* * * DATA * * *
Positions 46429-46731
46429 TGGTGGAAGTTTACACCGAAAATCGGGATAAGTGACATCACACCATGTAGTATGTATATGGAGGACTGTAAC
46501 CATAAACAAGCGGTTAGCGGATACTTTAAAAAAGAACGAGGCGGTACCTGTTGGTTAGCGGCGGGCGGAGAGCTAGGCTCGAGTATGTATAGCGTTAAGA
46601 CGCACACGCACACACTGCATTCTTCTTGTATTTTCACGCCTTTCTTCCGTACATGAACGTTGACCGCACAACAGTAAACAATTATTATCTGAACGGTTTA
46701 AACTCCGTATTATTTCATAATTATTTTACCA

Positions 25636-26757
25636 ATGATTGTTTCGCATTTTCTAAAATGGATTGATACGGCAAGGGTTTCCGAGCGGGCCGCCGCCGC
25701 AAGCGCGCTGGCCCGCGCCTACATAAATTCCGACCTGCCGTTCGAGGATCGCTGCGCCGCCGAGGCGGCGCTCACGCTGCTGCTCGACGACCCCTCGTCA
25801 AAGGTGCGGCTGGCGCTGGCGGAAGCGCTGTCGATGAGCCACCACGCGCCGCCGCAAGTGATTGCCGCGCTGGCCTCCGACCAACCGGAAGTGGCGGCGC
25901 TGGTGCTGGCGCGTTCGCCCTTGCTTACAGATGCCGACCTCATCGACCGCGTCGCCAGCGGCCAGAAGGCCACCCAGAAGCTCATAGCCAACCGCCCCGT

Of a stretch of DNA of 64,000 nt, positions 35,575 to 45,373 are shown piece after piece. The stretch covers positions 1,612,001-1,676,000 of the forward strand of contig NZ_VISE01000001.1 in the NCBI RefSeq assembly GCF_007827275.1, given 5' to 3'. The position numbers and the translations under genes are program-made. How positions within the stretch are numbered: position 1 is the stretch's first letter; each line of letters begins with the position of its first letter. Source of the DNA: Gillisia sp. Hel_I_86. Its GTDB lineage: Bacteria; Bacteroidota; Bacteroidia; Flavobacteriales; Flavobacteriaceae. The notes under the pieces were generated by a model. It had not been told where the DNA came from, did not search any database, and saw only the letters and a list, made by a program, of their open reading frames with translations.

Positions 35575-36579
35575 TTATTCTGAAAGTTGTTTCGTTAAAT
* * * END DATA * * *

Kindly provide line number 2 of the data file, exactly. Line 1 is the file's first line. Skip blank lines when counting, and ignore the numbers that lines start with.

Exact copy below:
46429 TGGTGGAAGTTTACACCGAAAATCGGGATAAGTGACATCACACCATGTAGTATGTATATGGAGGACTGTAAC